“There is a potentially different approach that should be followed with suspicions of ethical or compliance breaches,” says Harvey Pitt, founder and CEO of Kalorama Partners and Kalorama Legal Systems of Washington, DC, and former chairman of the US Securities and Exchange Commission from 2001 through 2003. “The first two questions that the employee must answer are how well grounded are the suspicions and how serious is the potential breach? If the suspicions are not well grounded and/or the potential breach is not significant, that employee should make a written note to him/herself regarding the concerns and indicate that he or she will keep their eyes open to determine whether there is a basis for the problem and whether the potential problem seems significant.”
If you are working for a regulated entity, such as an investment management firm, there should be written policies, stipulations, and procedures to follow if you suspect an illegal or ethical breach has occurred. These are found in a firm’s compliance manual, which should be available to refer to.
But tread cautiously. “Don’t just assume, as it may or may not be an issue,” counsels Todd Cipperman, attorney and founding principal of Cipperman Compliance Services in Wayne, Pennsylvania. “Consider what to do before you light the place on fire. There may be lots of facts that, as an employee, you don’t know about.”
If you suspect some type of a breach has taken place, there are a number of decisions to be made, including whether to report up the chain of command, seek the ear of a chief compliance officer, or go directly to a top executive.
“When an employee is confronted with a suspected breach, they will need to decide whether to alert their manager, compliance officer, and/or external regulator,” says Francine E. Love, founder and principal attorney with the Love Law Firm in Uniondale, New York. “Obviously, investment management firms prefer that the reporting is first internal to allow the firm the opportunity to review, remediate, and potentially self-report if necessary. It is easier for an employee to choose to report to a manager or compliance officer if there is a culture of compliance at the firm.”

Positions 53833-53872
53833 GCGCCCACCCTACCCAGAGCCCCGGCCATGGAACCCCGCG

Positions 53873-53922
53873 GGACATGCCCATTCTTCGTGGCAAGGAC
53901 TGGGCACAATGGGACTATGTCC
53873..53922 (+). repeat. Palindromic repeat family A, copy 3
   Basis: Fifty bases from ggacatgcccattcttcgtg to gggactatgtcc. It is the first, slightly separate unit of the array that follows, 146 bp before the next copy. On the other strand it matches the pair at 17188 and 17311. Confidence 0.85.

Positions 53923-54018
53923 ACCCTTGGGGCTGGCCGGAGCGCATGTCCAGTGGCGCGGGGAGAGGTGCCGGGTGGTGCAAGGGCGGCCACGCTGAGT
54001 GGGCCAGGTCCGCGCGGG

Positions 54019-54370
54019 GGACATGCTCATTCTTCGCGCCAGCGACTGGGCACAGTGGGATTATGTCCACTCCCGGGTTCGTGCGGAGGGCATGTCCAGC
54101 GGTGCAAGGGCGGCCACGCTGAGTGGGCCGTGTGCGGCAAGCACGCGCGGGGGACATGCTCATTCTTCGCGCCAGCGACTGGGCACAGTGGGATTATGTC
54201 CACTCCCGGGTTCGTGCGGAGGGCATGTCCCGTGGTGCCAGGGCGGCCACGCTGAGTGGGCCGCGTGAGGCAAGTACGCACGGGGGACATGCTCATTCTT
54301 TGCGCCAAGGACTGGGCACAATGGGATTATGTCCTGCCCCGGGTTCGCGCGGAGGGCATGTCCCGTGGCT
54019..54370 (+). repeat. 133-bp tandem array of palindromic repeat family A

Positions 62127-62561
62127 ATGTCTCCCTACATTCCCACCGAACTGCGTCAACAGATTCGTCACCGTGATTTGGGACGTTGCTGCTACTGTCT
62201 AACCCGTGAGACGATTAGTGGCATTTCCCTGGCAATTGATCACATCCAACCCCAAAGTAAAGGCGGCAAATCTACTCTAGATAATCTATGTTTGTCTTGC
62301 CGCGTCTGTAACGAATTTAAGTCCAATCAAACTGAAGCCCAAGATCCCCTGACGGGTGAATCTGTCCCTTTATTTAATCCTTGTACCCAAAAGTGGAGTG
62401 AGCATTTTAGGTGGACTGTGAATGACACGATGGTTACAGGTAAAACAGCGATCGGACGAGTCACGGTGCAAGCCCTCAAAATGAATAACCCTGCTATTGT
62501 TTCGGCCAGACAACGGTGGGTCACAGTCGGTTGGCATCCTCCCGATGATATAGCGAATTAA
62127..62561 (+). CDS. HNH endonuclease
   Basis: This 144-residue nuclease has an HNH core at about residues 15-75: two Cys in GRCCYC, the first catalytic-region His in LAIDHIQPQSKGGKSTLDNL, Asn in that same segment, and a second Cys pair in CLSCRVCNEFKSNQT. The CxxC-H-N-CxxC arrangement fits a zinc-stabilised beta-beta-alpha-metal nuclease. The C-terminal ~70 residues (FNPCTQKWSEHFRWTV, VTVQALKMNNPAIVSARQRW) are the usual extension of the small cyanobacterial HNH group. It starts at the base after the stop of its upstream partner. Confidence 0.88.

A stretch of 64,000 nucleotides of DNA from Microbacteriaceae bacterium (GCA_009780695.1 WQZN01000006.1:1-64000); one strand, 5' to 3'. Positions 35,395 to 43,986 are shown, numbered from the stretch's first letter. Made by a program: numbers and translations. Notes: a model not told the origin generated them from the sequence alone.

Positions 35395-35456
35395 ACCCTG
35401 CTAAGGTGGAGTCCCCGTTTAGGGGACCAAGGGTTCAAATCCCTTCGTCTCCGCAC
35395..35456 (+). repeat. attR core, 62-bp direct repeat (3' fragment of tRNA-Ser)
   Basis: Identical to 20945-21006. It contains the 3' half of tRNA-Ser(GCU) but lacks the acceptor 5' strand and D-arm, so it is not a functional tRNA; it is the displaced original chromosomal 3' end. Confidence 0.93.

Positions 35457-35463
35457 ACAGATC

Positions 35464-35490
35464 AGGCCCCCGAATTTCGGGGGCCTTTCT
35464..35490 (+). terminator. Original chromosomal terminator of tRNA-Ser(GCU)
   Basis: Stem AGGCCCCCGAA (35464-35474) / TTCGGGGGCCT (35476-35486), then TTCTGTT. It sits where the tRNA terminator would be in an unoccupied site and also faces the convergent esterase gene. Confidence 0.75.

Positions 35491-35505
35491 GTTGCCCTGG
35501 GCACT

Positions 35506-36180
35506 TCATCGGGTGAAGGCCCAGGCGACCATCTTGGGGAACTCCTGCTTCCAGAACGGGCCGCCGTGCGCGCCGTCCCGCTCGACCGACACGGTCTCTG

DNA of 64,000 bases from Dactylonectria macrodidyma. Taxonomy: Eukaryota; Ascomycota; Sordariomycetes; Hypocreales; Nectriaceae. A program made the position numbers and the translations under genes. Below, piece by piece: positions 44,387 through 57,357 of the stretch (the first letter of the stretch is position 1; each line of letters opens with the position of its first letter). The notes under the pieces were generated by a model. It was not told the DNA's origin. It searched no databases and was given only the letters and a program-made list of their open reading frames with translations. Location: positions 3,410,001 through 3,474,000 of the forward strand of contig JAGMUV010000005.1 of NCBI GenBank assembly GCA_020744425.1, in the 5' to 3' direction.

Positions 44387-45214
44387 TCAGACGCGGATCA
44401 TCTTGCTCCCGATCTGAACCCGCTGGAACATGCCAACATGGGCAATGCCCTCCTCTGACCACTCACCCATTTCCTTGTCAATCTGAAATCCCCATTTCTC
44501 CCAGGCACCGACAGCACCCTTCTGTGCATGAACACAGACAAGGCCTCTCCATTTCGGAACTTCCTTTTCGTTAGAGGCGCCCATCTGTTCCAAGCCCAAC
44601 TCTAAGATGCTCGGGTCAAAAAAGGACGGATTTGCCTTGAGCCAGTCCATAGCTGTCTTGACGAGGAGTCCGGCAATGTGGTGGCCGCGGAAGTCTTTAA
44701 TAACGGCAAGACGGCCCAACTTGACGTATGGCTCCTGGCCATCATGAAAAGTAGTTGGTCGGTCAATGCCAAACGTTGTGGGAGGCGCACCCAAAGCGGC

Should you report your suspicion to your direct supervisor or take it to the chief compliance officer? Our experts had mixed suggestions.
“You can start by reporting the next level up, unless you believe that your superior is implicated,” says Ronald M. Feiman, attorney and partner with the New York–based law firm Kramer Levin Naftalis & Frankel. “It’s always OK to go to the firm’s chief compliance officer or a compliance staff member with whom you have a relationship. They can investigate and report on the issue without bringing you into the mix and will usually mask the names of sources.” Just remember that at small shops, executives may wear many hats, so the chief financial officer could also be the chief legal officer and will be closer to the top. But small firms often lack additional staff. Feiman recommends that for suspected violations of securities law, you contact the chief compliance officer or the CEO directly.